Sam Morris / Las Vegas Sun
Wednesday, Aug. 11, 2010 | 12:38 a.m.
Tina and Steven Botwick didn’t know Erik Scott, but they joined more than 100 other people outside a Costco store in Summerlin on Tuesday night to mark the one-month anniversary of Scott’s death.
“I’ve followed a lot of the story, and my heart just goes out to his family and friends,” Tina Botwick said. “We just needed to come and support them.”
Scott was killed July 10 by Metro Police officers called to the store. Police said Scott was destroying merchandise and pointed a gun at officers, but his friends and family question Metro’s version of what happened.
“Just like everyone else here, we just want to know the truth and get answers,” Tina Botwick said.
A coroner’s inquest to determine if the police shooting was justified was initially scheduled for Sept. 3 but was later postponed indefinitely.
Metro officials have said they will wait to release the 911 recordings and any video surveillance of the event until after the inquest.
But many of Scott’s friends want the police department to be more forthcoming with evidence.
“People are frustrated,” said Anthony Bonifazio, who knew Scott for 11 years and spoke at the vigil. “It’s been 30 days and we know no more now than we did July 10.”
“No more speculation or passing blame, let’s just get the truth,” he said.
Those at the vigil didn’t express anger at Metro or blame the officers involved but said they hope the incident leads to better training and possibly a new way to investigate police shootings.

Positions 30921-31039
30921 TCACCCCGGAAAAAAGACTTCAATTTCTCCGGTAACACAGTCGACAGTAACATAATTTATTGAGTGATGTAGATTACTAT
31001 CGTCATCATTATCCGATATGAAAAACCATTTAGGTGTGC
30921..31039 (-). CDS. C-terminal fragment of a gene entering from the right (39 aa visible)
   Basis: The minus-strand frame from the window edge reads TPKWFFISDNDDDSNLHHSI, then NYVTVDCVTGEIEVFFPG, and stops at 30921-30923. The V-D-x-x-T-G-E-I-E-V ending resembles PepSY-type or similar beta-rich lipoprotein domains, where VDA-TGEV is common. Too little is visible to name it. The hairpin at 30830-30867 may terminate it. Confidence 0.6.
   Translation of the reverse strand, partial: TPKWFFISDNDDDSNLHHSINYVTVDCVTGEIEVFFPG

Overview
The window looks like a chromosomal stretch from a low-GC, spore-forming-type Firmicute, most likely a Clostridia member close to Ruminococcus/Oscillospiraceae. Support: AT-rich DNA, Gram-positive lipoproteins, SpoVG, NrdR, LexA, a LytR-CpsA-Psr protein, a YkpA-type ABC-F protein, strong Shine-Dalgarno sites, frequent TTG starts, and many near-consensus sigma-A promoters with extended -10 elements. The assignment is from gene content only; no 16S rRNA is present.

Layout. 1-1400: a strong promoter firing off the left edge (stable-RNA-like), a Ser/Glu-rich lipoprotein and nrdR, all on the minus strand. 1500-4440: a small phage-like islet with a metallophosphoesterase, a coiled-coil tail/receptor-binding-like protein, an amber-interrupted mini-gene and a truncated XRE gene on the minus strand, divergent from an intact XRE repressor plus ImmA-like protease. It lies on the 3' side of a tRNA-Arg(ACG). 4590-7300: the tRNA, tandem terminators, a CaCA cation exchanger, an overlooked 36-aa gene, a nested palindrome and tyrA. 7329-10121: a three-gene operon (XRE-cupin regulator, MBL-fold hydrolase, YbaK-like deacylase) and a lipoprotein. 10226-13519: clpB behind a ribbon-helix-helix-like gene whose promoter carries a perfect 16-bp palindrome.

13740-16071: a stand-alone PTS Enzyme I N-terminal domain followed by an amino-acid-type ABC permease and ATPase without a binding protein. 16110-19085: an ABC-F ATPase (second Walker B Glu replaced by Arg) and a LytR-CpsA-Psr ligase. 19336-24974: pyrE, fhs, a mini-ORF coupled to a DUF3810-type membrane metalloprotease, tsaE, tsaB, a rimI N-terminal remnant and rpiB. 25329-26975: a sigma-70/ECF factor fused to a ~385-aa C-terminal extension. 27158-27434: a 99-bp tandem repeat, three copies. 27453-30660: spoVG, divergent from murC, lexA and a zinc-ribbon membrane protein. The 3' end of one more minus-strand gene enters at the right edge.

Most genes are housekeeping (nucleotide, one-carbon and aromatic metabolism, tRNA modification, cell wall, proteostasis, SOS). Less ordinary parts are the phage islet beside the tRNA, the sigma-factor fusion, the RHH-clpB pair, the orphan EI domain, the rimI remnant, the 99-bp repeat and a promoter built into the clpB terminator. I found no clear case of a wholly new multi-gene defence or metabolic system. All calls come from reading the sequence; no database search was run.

“I would like to trust the police department, but there’s too many questions. I don’t like it,” Steven Botwick said. “Especially in the last year, there have been so many questionable incidents, and they seem to be happening more frequently.”
Benno Kaiser drove to Summerlin for the vigil from his home in Henderson.
“I don’t want the coroner’s inquest to be a whitewash. The more people we have here, the more attention it will get,” he said. “There needs to be a fair investigation.”
Scott’s family and friends have worked to keep attention focused on the case, setting up a website and Facebook page and taking donations that have been used for billboards in Las Vegas and for a plane to tow a banner over the U.S. Open of Surfing in California.
The banner read: “Vegas police cover up? R.I.P. Erik B Scott.com.”
Steven Schneiter, one of Scott’s coworkers, brought his extended family to the vigil.
“It’s been a very surreal experience — the fact that he was here one day and then gone the next,” he said.
Schneiter said he hopes Scott’s death will lead to better training for police officers, and he was impressed with the turnout at the vigil.
“It’s nice to know that the memory of Erik Scott is still alive,” he said. “It’s become very much a viral thread, and his voice continues to be heard.”